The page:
It’s very difficult to estimate the piracy rate of PC games, and even more to estimate the impact on the sales. For my last game Spring Up Harmony, I found out that the piracy rate is 96% (!). Higher that I’d thought, really. Read the details below and find out how I obtained this number.
The PC version of Spring Up Harmony was released last February as shareware. The trial version gives access to 6 out of 35 levels and restricts access to multi-player game play. The registered version costs $4.99 and gives access to the full game.
The game has an online rankings feature. I used this feature to gather statistics about players. Of course, I do not have any information on players playing offline.
The pirated version
A few hours after releasing my game on my site, I receive a Google Alert with a link to a Russian forum pointing to a hacked version of the game. I download it (no virus inside, good point) and it is a package with the full version with a key generator unlocking the full game included. And the following days/weeks, I regularly received alerts with sites linking to the full game for free using download sites or torrents.
As soon as I found out about this version, I quickly uploaded an update. As for every update, I have a unique ID in the game. I changed it so that the ID of games downloaded from my site is different from the ID of the pirate copy found on torrents. I also modified the script used for online rankings to disable the features for pirates and I removed the existing pirates in the rankings. Instead of receiving the rankings, pirates get a specific message downloaded from the rankings server to incite them to get the full version (see screenshot below).
I also tried to take down a few links on download sites by reporting copyrighted material but it’s very slow (when it’s even working).
A twitter user posted a link to the full game too. I contacted twitter (using this specific page) immediatly, they replied in 14 days (!) and only removed the single tweet about my game. The user is still using twitter to post dozens of illegal links to games everyday. Useless.
The different categories of players
By examining the logs of the access to the online rankings script, I could split the players into different categories:
- Registered: A player who bought a legal copy of the game. A real paying customer.
- Pirates: A “player” who used the key generator to get access to the full version without paying for it.
- Trial: A player who downloaded the game from an official source, and played the trial version without registering.
- “Trial pirate”: A player who downloaded the game from an illegal source but did not use the keygen provided to access the full version. A pirate not liking the game.
- Unknown: A player using a copy with the same ID that the one that was released on pirate sites before I updated the new one. These players could either have downloaded the game from my site (Trial category) or from the pirate sites with my pirated copy (Trial pirate category).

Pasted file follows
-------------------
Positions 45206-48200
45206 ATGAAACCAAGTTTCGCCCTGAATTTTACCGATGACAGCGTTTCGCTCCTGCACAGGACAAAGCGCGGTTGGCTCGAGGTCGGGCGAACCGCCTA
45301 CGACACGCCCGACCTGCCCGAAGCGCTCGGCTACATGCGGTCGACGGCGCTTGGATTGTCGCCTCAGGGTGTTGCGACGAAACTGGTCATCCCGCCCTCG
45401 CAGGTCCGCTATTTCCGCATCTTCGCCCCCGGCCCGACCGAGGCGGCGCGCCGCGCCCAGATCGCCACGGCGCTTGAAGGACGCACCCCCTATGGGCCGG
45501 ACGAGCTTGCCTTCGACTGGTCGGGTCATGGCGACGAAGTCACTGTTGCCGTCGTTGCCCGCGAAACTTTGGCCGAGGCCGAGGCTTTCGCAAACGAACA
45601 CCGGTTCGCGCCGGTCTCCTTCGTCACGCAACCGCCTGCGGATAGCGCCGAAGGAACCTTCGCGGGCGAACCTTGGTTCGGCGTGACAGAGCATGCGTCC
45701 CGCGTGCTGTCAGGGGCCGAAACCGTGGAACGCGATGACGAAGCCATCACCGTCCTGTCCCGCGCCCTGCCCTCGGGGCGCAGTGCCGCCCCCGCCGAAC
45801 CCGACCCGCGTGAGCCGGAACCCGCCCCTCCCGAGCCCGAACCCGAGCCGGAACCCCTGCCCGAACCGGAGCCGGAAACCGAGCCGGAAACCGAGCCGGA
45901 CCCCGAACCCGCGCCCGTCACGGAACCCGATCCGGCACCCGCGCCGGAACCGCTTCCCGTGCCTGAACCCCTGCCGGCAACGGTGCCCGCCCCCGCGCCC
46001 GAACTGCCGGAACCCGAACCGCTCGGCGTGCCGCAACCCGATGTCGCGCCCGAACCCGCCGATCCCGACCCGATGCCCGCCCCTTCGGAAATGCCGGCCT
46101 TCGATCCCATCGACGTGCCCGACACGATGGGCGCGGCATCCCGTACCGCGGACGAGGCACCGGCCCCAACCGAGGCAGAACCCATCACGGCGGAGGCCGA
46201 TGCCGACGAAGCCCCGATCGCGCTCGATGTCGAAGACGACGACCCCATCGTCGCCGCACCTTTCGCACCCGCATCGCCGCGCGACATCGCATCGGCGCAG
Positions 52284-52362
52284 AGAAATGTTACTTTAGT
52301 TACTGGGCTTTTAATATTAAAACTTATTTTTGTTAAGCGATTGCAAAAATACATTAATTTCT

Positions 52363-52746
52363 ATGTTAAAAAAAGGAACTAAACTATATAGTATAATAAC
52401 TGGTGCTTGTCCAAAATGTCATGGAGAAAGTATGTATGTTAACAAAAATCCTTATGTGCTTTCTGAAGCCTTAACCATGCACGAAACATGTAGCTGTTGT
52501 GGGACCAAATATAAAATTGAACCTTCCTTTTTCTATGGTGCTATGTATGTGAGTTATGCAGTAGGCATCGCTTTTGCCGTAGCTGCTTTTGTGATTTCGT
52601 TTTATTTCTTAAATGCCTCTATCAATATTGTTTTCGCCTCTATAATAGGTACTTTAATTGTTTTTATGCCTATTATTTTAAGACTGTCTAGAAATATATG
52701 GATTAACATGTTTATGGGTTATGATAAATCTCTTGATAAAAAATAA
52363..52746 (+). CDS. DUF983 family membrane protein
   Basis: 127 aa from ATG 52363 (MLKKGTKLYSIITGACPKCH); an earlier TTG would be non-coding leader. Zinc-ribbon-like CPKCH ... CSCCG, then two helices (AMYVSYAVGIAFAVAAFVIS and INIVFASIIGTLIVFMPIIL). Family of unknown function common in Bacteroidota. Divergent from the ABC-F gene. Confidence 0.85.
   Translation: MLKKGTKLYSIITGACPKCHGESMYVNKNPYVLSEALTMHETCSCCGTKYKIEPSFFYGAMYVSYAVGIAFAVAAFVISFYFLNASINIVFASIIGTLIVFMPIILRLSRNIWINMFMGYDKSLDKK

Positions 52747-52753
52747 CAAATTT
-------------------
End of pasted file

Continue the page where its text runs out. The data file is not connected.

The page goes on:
I made two different pie charts. The left one shows the ratio of the players in the different categories. The right one is based on the number of levels completed. I find it interesting because it gives more “weight” to big players, spending a lot of time into the game (charts made with NCES Kids’ Zone; you can click to enlarge them).
You can see that the only categories that have a bigger percentage between “players” and “completed levels” charts are obviously the ones that have access to the full version of the game (registered and pirates). The 71% of the levels completed being from pirates shows that some pirates are “hardcore” players.
The refined results
However, free players and trial pirates are not really impacting my sales as they do not seem to like the game. I made other stats where I only count players that played past the level 6. It means that they accessed a paying feature (but might not have paid for it unfortunately). It obviously ignores all the “Trial” and “Trial pirate” players but that’s not all. It also ignores players that entered an illegal serial without really using it. So these players will be ignored as they would have never buy the full game. It also ignores registered players that did not play beyond the first few levels but nobody is in this case.
These charts are probably more representative of piracy of Spring Up Harmony, here are they:
So here you have the 96%. 96% of the players using the paying features of Spring Up Harmony and that accessed the online leaderboards are using an illegal version! The obvious question I asked myself here is “Why?“. The answers that came up when an indie developer asked the pirates are interesting to read.
The additional information
Some important facts can affect/explain these results:
– The overall number of downloads of the game is low.
– Most pirates directly downloaded the pirated version. They probably wouldn’t have found the game at all if they did not visit the pirate sites. I don’t know if it’s good or bad but pirate sites gave visibility to Spring Up Harmony. However, there are also pirates who downloaded the game from a legal source and searched for the keygen online.
– The data only take into account people playing while being connected to Internet. As the game displays a message when the game is launched online with a pirate copy, pirates might be tempted to keep playing offline and therefore do not enter in the last charts.
The piracy rate obtained here seems to be similar to the few numbers I’ve seen online (Machinarium, Ricochet Infinity (2) or World of Goo for instance). Spring Up Harmony should be available on a few portals in the following weeks, it will probably give more exposure to the game and might change the numbers.